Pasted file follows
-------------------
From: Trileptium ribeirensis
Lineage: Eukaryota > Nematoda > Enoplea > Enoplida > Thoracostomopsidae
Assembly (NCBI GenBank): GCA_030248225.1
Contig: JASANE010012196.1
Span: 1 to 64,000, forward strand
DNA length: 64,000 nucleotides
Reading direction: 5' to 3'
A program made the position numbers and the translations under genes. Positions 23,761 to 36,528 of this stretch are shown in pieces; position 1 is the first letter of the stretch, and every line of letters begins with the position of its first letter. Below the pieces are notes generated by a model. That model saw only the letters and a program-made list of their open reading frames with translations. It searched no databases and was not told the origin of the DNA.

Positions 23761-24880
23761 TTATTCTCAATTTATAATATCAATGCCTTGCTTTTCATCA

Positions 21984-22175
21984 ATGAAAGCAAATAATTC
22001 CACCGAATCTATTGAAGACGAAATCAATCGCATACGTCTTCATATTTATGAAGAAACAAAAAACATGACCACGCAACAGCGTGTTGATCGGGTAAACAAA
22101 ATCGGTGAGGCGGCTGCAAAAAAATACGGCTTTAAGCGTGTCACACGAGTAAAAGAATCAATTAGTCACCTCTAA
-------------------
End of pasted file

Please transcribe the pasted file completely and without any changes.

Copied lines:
From: Trileptium ribeirensis
Lineage: Eukaryota > Nematoda > Enoplea > Enoplida > Thoracostomopsidae
Assembly (NCBI GenBank): GCA_030248225.1
Contig: JASANE010012196.1
Span: 1 to 64,000, forward strand
DNA length: 64,000 nucleotides
Reading direction: 5' to 3'
A program made the position numbers and the translations under genes. Positions 23,761 to 36,528 of this stretch are shown in pieces; position 1 is the first letter of the stretch, and every line of letters begins with the position of its first letter. Below the pieces are notes generated by a model. That model saw only the letters and a program-made list of their open reading frames with translations. It searched no databases and was not told the origin of the DNA.

Positions 23761-24880
23761 TTATTCTCAATTTATAATATCAATGCCTTGCTTTTCATCA

Positions 21984-22175
21984 ATGAAAGCAAATAATTC
22001 CACCGAATCTATTGAAGACGAAATCAATCGCATACGTCTTCATATTTATGAAGAAACAAAAAACATGACCACGCAACAGCGTGTTGATCGGGTAAACAAA
22101 ATCGGTGAGGCGGCTGCAAAAAAATACGGCTTTAAGCGTGTCACACGAGTAAAAGAATCAATTAGTCACCTCTAA